GOES-17 Nighttime Microphysics RGB and

GOES-17 Nighttime Microphysics RGB and “Clean” Infrared Window (10.35 µm) images [click to play animation | MP4]

A comparison of GOES-17 (GOES-West) Nighttime Microphysics RGB and “Clean” Infrared Window (10.35 µm) images (above) showed the formation and motion of patchy stratus clouds (RGB shades of yellow) over Interior Alaska on 17 December 2019.  Note how the clouds are difficult to detect and track on the 10.35 µm images, since the temperatures of cold land surfaces and stratus cloud tops were similar. Since these high latitudes receive little to no sufficient solar illumination to allow useful visible imagery during the winter season, the RGB product can be a helpful tool for monitoring the evolution of such low clouds.

Plots of surface data from Bettles (PABT) and Fort Yukon (PFYU) (below) showed that the stratus cloud deck — with bases in the 6,000-10,000 feet range — had an impact on surface air temperature trends, with warming occurring as radiational cooling was slowed and/or reversed as the clouds moved overhead. Temperatures continued to rise at Bettles as the cloud coverage remained broken to overcast, while the temperature briefly dropped again at Fort Yukon as the cloud coverage thinned to scattered.

Plot of surface data from Bettles, Alaska [click to enlarge]

Plot of surface data from Bettles, Alaska (PABT) [click to enlarge]

Plot of surface data from Fort Yukon, Alaska [click to enlarge]

Plot of surface data from Fort Yukon, Alaska (PFYU) [click to enlarge]

Chinook winds and an atmospheric river affect south-central Alaska

December 9th, 2019 |

GOES-17 Low-level (7.3 µm), Mid-level (6.9 µm) and Upper-level (6.2 µm) Water Vapor images, along with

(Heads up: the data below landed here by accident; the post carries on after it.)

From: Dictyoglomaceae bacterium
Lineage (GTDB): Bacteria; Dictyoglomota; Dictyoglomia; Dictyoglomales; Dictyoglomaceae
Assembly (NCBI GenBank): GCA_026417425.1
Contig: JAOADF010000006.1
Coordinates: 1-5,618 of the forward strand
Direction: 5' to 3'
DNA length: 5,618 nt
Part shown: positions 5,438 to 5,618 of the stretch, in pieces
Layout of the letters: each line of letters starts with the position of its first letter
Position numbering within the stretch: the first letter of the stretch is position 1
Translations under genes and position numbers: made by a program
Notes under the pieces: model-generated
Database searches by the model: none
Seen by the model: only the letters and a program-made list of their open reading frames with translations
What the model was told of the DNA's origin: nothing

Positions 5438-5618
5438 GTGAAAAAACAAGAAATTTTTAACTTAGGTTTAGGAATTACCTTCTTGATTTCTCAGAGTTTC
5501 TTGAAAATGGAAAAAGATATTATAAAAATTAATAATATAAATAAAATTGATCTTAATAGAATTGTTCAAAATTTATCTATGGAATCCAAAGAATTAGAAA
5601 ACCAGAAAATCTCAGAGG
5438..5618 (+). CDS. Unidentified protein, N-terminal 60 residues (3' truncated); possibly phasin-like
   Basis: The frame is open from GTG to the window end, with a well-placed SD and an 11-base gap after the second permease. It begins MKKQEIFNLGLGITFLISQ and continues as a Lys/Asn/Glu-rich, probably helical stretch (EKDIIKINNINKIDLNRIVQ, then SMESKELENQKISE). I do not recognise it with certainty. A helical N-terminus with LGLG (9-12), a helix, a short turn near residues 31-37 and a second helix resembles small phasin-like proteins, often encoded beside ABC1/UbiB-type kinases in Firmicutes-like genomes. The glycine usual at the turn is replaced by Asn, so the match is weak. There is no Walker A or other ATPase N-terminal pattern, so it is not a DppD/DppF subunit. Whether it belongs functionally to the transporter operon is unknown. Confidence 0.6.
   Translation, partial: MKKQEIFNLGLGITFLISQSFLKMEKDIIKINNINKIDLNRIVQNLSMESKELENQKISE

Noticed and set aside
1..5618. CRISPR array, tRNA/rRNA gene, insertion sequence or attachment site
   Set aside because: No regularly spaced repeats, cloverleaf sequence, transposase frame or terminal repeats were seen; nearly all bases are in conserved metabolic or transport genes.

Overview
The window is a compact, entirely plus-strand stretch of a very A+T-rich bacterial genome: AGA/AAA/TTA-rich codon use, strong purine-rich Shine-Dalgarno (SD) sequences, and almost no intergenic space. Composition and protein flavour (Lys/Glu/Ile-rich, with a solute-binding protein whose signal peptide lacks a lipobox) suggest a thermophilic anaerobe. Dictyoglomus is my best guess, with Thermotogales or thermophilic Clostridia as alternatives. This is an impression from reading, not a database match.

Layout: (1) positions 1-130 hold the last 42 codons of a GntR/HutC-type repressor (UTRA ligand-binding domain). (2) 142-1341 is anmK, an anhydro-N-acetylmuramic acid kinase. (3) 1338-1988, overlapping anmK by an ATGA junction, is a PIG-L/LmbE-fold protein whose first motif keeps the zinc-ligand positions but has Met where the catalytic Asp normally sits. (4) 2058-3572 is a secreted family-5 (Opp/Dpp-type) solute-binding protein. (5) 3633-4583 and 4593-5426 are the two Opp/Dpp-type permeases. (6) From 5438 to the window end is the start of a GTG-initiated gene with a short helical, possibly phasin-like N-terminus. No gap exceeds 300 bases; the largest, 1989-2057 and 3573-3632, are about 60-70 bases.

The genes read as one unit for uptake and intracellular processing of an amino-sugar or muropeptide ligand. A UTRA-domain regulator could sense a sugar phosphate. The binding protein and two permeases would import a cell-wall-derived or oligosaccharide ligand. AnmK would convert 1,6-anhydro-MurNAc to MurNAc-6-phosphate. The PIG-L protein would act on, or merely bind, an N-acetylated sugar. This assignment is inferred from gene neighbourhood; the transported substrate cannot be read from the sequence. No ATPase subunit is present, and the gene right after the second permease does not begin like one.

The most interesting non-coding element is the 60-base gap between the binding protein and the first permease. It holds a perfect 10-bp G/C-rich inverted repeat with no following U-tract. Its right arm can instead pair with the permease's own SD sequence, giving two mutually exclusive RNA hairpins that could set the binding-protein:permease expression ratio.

GOES-17 Low-level (7.3 µm), Mid-level (6.9 µm) and Upper-level (6.2 µm) Water Vapor images, along with “Red” Visible (0.64 µm) images [click to play animation | MP4]

1-minute Mesoscale Domain Sector GOES-17 (GOES-West) Low-level Water Vapor (7.3 µm), Mid-level Water Vapor (6.9 µm), Upper-level (6.2 µm) Water Vapor and “Red” Visible (0.64 µm) images (above) showed orographic wave clouds and banner clouds associated with strong winds across south-central Alaska on 09 December 2019. These strong winds were associated with flow around a deepening Storm Force low that was moving from the Gulf of Alaska to the Bering Sea (surface analyses). Downsloping (southeasterly) chinook winds (topography) caused the air temperature at Anchorage International Airport (PANC) to rise to 51ºF** at 2200 UTC (11:00 am local time) — which set a new record high for the month of December at that site (** the 5-minute ASOS temperatures are reported in ºC — and rounding errors caused the converted temperature to be listed as 52ºF).



The Storm Force low was also helping to advect an atmospheric river of moisture northward toward south-central Alaska, which was depicted in hourly images of the MIMIC Total Precipitable Water product (below). Heavy rainfall (including 1.30 inch at Homer) resulting from this influx of moisture produced rises in some rivers in the Kenai Peninsula south of Anchorage.

MIMIC Total Precipitable Water product [click to play animation | MP4]

MIMIC Total Precipitable Water product [click to play animation | MP4]